See pg. 144 and 145 of this document: 


www.budget.gc.ca/2013/doc/plan/budget2013-eng.pdf

This is not something that just "happened" with Cyprus.

So much for blaming it on Germany.

http://www.silverdoctors.com/canada-includes-bail-in-provision-for-systemically-important-banks-in-2013-budget/

Fri, 03/29/2013 - 11:33 | Link to Comment Stackers
Stackers's picture

Mathew 21:12 - 13

Jesus entered the temple courts and drove out all who were buying and selling there. He overturned the tables of the money changers and the benches of those selling doves. It is written,” he said to them, “‘My house will be called a house of prayer,’ but you are making it ‘a den of robbers

 

 

Fri, 03/29/2013 - 11:36 | Link to Comment redpill
redpill's picture

The difference between Cyprus and other EU banks is not that the other EU banks are that much better capitalized, rather its that most other EU banks are in larger countries with larger economies and the Troika's first choice is to compel the populace to bail out the banks or nationalize them. THAT is the template. It couldn't work in Cyprus because there are not enough Cypriots. The Cyprus situation is more likely to repeat on similarly small countries with large amounts of foreign deposits like Luxembourg or Malta.

Fri, 03/29/2013 - 11:44 | Link to Comment Pinto Currency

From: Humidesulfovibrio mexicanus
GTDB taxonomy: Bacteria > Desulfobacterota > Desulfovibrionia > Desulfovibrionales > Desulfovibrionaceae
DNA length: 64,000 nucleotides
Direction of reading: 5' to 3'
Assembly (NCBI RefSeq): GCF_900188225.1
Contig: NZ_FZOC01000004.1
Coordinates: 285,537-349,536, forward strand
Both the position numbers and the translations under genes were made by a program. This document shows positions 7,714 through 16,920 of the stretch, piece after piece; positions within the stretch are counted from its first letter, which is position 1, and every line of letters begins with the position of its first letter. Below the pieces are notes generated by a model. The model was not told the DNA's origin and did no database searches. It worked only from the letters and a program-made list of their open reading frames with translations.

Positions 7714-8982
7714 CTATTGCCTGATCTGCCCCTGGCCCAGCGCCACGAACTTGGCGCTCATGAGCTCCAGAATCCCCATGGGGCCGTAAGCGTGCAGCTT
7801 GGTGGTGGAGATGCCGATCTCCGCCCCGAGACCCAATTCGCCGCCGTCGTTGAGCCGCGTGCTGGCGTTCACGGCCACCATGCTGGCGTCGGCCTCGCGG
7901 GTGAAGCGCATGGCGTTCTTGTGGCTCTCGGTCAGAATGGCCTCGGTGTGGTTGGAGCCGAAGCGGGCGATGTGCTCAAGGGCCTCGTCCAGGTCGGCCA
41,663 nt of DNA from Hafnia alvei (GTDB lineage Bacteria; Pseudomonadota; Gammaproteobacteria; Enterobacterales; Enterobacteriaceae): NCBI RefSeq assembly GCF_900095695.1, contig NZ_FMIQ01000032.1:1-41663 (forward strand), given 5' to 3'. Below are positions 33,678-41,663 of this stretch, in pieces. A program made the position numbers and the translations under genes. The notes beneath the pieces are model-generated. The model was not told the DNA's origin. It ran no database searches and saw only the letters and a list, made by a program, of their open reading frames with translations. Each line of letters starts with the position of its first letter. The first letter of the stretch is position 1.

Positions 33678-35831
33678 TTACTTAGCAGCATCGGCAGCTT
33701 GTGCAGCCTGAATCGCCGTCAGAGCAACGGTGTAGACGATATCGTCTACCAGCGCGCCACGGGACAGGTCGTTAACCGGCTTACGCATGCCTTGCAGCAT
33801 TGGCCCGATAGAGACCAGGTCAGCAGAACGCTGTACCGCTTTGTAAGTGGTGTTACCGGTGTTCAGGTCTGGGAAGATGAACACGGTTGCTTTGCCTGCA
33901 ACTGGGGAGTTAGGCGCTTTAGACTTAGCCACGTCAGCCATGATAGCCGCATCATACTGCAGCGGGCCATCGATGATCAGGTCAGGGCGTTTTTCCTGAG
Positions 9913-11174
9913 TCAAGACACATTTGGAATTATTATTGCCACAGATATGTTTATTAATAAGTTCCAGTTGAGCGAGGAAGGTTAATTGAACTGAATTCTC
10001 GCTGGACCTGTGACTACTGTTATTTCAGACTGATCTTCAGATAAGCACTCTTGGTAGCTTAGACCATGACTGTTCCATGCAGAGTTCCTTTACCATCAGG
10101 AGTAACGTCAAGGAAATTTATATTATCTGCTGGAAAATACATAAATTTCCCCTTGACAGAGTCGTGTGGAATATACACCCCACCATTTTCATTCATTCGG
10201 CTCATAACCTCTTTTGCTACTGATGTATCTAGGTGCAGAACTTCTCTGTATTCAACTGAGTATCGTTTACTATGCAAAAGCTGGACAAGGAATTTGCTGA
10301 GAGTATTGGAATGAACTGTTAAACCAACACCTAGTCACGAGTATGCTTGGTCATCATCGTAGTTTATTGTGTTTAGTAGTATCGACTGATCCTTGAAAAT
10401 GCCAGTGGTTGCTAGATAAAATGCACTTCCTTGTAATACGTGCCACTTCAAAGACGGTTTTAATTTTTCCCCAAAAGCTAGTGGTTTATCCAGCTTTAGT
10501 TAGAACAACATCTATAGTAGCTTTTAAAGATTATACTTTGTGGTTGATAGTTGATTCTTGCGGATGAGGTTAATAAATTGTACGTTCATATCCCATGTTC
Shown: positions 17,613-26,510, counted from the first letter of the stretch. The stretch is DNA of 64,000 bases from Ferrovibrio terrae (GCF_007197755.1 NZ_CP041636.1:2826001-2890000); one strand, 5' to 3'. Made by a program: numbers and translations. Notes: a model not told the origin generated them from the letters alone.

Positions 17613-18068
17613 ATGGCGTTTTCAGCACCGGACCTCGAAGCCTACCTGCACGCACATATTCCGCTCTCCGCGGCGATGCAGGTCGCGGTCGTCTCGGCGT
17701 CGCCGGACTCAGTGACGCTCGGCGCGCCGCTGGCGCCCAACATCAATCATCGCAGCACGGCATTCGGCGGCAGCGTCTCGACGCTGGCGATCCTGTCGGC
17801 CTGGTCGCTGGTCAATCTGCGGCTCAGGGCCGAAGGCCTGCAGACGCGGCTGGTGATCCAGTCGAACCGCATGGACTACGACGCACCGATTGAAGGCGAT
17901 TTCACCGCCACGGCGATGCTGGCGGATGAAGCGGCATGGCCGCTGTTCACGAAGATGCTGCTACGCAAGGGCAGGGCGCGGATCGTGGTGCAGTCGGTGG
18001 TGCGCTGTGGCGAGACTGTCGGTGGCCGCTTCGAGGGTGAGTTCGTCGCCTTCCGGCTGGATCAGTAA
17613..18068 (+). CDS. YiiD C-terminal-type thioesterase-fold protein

Pinto Currency's picture

 

Redpill - the acid test will be when interest rates start to rise.  We will then see how well capitalized these banks are.

 

On an associated point, the range of steps considered in this Bank of England speech by Andrew Gracie (BofE Director) from Sept 2012 include taking deposits and converting them to bank equity. 

From the front of the line to the back of the line.

http://www.brotherjohnf.com/archives/148190

Fri, 03/29/2013 - 11:58 | Link to Comment LawsofPhysics
LawsofPhysics's picture

" when interest rates start to rise."  --  LMFAO.  This will not be allowed to happen.  The Dollar will die completely first and all the important people will have long since left the currency ahead of "joe six-pack".  history is very clear on this.

Fri, 03/29/2013 - 12:18 | Link to Comment Pinto Currency
Pinto Currency's picture

 

Let's see how long people stay in the financial system now that the conversation about expropriating wealth has started. 

Bonds will be sold and gold, oil, gas, timber, copper, and other durable real assets will all start to move.